>> email should they use?
> See below, I'll try to address these questions.
> That's actually not my blunt voice.  That's my exasperated voice, 
> because I've grown exceedingly weary of listening to people
> explain how to secure a closed-source OS/application environment.
> Can't. Be. Done.
> The evidence supporting that statement is already piled so high
> that one could spend a lifetime examining it and not finish.  And
> more arrives all day, every day.  Yet there are STILL people trying
> to claim that yes, you can secure your Windows desktop if only you
> use anti-spyware anti-virus anti-malware anti-anti-anti-whatever.
> If only you spend enough money.  If only you use
> IDS/IPS/firewalls/yadda yadda yadda.
> No, you can't.
> Not for any reasonable value of "secure".  (Yes, yes, I'm well 
> aware that nothing is absolutely secure, I'm using the term in
> sense of "adequate to stop attacks it might plausibly face".) 
> People do all those things and spend ferocious amounts of money on 
> them and yet they are STILL routinely 0wned.  It never seems to 
> occur to them to step back and consider that they're doing
> something fundamentally wrong; it always seems to occur to them
> that throwing more money at the problem will fix it.  It won't.
> And for your use case, where we can presume that the users'
> systems will come under scrutiny from governments, criminal gangs,
> and other unsavory people with substantial resources, including
> possibly the implied or overt threat of physical force, it's absurd
> to even consider that approach.  You need to discard it entirely
> and try something that has an appreciable chance of working -- NOT
> something that's guaranteed, as I don't think that exists, but
> something that at least gets you into the game and gives you a
> fighting chance.
> Is Linux the best choice?  Maybe.  Maybe FreeBSD is.  Maybe
> something else.  We could argue (and we *have* argued, for many
> years) about their relative merits and drawbacks.  I'll propose
> that for this purpose it may well be entirely reasonable to create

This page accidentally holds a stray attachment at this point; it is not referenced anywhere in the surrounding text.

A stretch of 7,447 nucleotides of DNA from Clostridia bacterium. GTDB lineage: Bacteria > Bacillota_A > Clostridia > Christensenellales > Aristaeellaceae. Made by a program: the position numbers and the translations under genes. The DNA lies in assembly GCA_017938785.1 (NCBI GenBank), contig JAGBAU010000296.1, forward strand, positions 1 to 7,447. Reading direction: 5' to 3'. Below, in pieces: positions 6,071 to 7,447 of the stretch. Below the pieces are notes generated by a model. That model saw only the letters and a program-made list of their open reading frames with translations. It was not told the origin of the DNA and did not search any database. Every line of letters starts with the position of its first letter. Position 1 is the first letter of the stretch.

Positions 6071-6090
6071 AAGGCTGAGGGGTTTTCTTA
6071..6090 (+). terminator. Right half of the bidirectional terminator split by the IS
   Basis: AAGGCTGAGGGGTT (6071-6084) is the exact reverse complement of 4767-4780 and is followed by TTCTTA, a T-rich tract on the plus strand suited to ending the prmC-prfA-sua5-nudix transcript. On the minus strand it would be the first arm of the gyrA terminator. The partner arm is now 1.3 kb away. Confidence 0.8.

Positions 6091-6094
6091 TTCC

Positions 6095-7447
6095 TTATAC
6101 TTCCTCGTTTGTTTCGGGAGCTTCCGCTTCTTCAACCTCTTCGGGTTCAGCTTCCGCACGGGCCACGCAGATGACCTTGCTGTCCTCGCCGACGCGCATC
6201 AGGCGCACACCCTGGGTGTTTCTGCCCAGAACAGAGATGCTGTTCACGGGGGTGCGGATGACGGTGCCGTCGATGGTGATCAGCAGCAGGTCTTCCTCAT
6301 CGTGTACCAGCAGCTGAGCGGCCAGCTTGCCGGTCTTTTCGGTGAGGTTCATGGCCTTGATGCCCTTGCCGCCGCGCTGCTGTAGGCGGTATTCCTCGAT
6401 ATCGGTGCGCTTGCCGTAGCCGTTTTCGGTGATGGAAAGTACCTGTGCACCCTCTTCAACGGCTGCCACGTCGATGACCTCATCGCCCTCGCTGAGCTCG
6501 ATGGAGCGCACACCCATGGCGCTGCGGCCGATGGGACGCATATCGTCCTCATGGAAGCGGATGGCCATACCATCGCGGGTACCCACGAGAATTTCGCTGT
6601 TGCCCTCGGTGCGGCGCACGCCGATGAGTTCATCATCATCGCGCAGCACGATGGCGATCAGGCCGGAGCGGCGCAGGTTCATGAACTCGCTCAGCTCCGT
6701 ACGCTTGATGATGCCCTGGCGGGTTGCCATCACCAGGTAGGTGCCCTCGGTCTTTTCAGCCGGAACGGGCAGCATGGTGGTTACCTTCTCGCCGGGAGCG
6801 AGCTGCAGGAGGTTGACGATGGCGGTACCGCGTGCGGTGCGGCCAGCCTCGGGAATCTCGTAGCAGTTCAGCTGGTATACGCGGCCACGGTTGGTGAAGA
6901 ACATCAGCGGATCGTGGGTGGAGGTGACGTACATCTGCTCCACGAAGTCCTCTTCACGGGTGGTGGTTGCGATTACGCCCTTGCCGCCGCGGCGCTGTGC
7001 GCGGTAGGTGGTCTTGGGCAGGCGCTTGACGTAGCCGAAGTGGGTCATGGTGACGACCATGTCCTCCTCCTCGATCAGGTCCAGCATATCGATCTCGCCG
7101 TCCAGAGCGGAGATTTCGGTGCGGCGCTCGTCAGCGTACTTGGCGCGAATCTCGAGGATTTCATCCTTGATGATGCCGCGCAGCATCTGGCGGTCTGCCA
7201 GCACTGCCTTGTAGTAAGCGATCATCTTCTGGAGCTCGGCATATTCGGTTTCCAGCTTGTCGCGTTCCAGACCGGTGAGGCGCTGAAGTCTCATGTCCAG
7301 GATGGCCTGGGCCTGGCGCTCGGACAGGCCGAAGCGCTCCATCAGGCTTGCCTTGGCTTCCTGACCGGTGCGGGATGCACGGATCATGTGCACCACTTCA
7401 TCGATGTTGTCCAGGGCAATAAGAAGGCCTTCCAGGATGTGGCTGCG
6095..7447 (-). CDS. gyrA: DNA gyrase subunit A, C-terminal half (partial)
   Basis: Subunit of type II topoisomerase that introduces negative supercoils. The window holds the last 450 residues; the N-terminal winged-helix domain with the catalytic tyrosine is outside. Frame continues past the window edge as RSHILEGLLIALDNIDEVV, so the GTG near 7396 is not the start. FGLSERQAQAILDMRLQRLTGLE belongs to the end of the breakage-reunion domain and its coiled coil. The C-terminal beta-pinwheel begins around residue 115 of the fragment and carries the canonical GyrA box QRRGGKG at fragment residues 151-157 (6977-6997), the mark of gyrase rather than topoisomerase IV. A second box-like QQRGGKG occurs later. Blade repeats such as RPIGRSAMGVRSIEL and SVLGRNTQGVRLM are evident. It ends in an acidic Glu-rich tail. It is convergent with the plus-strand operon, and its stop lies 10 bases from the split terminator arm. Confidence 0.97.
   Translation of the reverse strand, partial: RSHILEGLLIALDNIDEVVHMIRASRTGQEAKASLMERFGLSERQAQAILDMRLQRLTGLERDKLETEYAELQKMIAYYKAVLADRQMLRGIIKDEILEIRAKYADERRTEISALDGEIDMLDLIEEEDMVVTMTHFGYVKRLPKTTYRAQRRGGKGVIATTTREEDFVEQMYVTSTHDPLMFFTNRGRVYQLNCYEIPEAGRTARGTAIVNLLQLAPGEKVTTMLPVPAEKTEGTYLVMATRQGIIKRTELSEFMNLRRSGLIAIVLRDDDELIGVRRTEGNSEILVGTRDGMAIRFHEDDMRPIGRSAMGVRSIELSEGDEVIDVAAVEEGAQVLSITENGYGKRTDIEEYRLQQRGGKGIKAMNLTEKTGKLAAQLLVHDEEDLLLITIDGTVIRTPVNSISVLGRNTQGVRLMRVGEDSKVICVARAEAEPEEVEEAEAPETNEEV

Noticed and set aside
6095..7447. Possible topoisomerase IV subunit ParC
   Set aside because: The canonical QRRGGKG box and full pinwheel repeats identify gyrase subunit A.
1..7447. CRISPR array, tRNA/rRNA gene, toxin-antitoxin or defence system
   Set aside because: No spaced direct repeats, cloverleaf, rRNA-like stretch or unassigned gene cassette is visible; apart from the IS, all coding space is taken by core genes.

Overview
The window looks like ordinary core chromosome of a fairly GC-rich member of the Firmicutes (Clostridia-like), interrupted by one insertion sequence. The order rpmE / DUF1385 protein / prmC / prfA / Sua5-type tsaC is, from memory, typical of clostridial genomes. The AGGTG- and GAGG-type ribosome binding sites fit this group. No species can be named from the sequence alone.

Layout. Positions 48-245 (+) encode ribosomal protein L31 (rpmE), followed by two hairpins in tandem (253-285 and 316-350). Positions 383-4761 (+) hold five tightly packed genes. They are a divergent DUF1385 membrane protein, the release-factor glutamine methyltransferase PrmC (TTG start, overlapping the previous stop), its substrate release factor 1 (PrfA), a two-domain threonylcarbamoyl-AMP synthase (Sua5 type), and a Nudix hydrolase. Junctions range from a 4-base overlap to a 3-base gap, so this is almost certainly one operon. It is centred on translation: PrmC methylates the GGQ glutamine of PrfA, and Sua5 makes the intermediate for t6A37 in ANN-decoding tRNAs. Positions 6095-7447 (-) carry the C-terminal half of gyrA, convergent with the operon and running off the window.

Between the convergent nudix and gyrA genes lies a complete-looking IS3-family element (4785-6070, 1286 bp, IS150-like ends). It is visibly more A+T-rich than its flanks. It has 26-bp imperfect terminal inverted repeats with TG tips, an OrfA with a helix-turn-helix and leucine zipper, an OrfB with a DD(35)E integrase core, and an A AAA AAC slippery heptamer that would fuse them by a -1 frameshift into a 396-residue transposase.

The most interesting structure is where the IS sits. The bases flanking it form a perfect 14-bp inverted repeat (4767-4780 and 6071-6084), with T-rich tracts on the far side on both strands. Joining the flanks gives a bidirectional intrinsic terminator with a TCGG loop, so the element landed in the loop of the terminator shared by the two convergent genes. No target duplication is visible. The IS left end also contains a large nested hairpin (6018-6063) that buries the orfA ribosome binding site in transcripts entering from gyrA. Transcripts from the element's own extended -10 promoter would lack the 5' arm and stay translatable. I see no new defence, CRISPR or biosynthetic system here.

> a custom Linux or BSD distribution that has only the essentials
> required for reporters/editors in the field to do their jobs.
> Perhaps it should be based on something that already exists, e.g.,
> Tails.  But what all of those alternatives have in common is that
> they raise your probability of success from zero to something
> non-zero.
> That's not enough, of course.  Reasonably secure software
> environments only stay that way if they're used appropriately:
> procedures are as important as code.  So if someone equipped with
> one of those is so insanely stupid as to log onto Facebook [1] or
> some other scam site, then they're probably neatly undercut
> themselves.  Using these tools properly takes discipline, restraint
> and thoughtfulness.
> For example: users need to actually look at URLs before they
> follow them and they need to know enough to realize that
> is probably not Google and that CIT1BANK.COM is
> probably not CitiBank. [2]
> Yes, that's tedious.  Sorry.  But it's not as tedious as being 
> locked in a cell for six years while the State Department tries to
> negotiate your release.
> Anyway, my point is that a judicious combination of careful
> procedures and minimal software applications on a robust operating
> system will yield something that has a much higher level of
> operational security than anything you can build around a
> closed-source base. Or to put it another way, all the
> discipline/restraint/thoughtfulness in the world will not help you
> if you insist on using Adobe Acrobat, thus making yourself a member
> of the Ginormous Acrobat Security Hole of the Month Victim's Club.
> [3]  Or if you choose to use Outlook instead of mutt (see
>, which is a pretty robust full-featured email
> client that trained users can use far more efficiently than many
> others.
> So a constructive approach to this might be ("might be"):
> 1. Write a functional specification.  What computing tasks do
> reporters/editors/etc. in the field have to do?
> 2. Determine what applications can perform those tasks.
> 3. Figure out which OS those applications will run on.
> 4. Figure out what the minimal installation looks like. (No point